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Old lessons for US on manhunts

A US gunship attack yesterday hints at coming 'special ops.'

A US gunship pounded Taliban headquarters in Kandahar yesterday, signaling that the offensive against Osama bin Laden and the Taliban leadership had entered a new phase.

A defense official confirmed that the attack was led by an AC-130, a lumbering airplane typically deployed to support ground forces headed for small-unit operations.

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When US commandos drop from their helicopters in search of Mr. bin Laden and associates, they will have lessons of recent history to guide them.

The US record on special operations and manhunts has been far from perfect, from a disastrous attempt to rescue US hostages in Iran in 1980, to the successful capture of Panamanian dictator MaƱuel Noriega in 1989, to a failed mission to capture the Somalian warlord Mohamed Farah Aidid in 1993.

Delta Force, the US Army's most elite counter-terrorism unit, which to this day does not officially exist, will almost certainly be one of Washington's primary tools as it goes after bin Laden.

While the task of finding an opponent as sophisticated as bin Laden may be daunting, analysts say that this time, US operatives here have several advantages over conditions in Somalia that improve chances of success.

"The intelligence environment is better [in Afghanistan], because of the nature of bin Laden's operation - he is more observable to our high-tech systems," says a former US Special Forces officer who was involved in the manhunts in Panama and Somalia. Due to his current work in Asia and Africa, he asked not to be further identified.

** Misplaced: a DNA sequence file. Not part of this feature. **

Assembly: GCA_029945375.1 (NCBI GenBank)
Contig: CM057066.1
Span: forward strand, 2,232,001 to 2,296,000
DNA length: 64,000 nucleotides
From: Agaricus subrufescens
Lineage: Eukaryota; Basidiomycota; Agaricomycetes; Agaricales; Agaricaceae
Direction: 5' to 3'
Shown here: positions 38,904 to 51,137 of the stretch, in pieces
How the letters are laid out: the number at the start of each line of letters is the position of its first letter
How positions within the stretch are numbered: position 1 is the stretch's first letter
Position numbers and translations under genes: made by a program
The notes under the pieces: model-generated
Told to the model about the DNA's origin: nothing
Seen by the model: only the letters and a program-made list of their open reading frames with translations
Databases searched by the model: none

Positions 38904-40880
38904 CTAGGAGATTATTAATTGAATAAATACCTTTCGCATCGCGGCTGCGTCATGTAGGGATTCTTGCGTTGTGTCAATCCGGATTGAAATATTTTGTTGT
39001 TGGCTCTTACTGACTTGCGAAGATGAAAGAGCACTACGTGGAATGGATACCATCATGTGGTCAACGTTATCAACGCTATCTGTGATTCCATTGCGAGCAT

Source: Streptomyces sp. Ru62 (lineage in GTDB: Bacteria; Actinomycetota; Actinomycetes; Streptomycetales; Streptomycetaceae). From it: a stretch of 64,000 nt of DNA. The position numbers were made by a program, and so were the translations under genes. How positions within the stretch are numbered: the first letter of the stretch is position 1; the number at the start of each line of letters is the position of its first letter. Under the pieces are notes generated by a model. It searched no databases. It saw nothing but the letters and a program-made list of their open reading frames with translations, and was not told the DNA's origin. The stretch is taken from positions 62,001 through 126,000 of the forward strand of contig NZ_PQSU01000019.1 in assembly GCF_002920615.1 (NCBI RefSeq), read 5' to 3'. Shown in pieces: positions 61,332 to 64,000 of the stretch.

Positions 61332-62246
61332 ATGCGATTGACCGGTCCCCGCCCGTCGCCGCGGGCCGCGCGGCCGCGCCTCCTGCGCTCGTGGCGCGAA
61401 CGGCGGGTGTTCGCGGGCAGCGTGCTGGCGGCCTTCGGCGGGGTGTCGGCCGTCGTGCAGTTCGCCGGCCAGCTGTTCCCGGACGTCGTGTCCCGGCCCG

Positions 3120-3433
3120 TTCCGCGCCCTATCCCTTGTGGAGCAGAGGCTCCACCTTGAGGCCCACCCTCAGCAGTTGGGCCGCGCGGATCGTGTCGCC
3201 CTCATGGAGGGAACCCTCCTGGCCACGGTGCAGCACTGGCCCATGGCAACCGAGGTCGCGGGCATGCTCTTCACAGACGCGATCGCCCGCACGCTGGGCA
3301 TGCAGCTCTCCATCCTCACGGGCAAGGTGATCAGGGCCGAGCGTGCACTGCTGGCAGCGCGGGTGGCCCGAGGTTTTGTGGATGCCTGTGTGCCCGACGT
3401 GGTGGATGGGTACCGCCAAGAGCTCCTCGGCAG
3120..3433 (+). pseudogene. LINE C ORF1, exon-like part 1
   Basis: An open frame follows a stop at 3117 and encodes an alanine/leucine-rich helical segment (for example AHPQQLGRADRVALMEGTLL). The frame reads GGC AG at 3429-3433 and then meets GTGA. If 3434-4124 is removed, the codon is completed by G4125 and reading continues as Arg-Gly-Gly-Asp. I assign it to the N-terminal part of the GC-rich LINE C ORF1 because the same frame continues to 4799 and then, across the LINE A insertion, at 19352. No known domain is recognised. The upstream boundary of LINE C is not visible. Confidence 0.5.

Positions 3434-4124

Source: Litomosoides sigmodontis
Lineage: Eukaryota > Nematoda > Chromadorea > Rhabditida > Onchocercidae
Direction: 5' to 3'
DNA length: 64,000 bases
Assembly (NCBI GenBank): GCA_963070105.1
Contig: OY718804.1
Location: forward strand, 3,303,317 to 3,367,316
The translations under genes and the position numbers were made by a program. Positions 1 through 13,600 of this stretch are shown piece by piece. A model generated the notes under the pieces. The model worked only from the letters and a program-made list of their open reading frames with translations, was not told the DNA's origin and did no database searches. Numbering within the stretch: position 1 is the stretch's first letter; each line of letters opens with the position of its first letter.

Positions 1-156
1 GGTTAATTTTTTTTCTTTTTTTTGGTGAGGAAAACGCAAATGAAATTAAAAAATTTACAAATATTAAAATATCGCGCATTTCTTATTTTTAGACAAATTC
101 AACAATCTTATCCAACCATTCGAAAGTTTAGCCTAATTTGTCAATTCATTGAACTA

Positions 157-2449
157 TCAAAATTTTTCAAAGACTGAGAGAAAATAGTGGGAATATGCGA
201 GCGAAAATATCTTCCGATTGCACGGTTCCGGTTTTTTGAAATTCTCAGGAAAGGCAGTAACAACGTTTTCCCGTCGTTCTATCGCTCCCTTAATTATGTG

"Aidid could shift houses literally next door, and we wouldn't see or hear him" in the urban warrens of the Somali capital, Mogadishu, the officer recalls. "But bin Laden's moves are bigger and longer-legged, out in the bush, and that makes him vulnerable to our seeing and listening systems."

In Somalia, US use of high-tech gear was a handicap.

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"[The Americans] relied on highly sophisticated intelligence in a place without phones," says Mohamed Djirdeh, a Somali hotelier who watched the Mogadishu manhunt unfold on his doorstep. "It's like trying to pull a donkey cart with a jet. It doesn't work."

The challenge in catching bin laden will be to flush him out into the open. American air strikes against the regime of the radical Islamic Taliban militia have been under way for the past 10 days. The same kind of pressure was applied in Panama by a land invasion - though the result could have gone either way.

"If Noriega had left his girlfriend's house and gone next door to the basement, we probably would have missed him," says the former officer. "But he went in a convoy in an urban area to the Papal Nuncio. It was a big move."

Provoking such a big move from bin Laden may be key to US plans. Penetrating bin Laden's operation with human spies or even finding turncoats may be impossible for US intelligence, as it proved to be in Somalia.

But if bin Laden stays put, that may provide an opportunity for spy-versus-spy.

"The longer he stays in one place, the more people know it - the people who feed him, the people who get fuel for his generators," says the officer.

Just as President Bush has declared he wants bin Laden "dead or alive," the US also evoked a Wild West theme in the Somalian manhunt, printing and distributing "Wanted" posters and offering a $25,000 for Aidid's capture.

American troops first landed on the beaches of Mogadishu to help end a famine there in December 1992, performing what President George Bush Sr. called "God's work" at which Americans "cannot fail."

But when the US and United Nations subsequently became mired in nation-building, threatening the power of Somalia's strongest warlord, that mission soon devolved into a manhunt for General Aidid. Gunmen from his clan were responsible for killing 22 Pakistani peacekeeping troops in June 1993.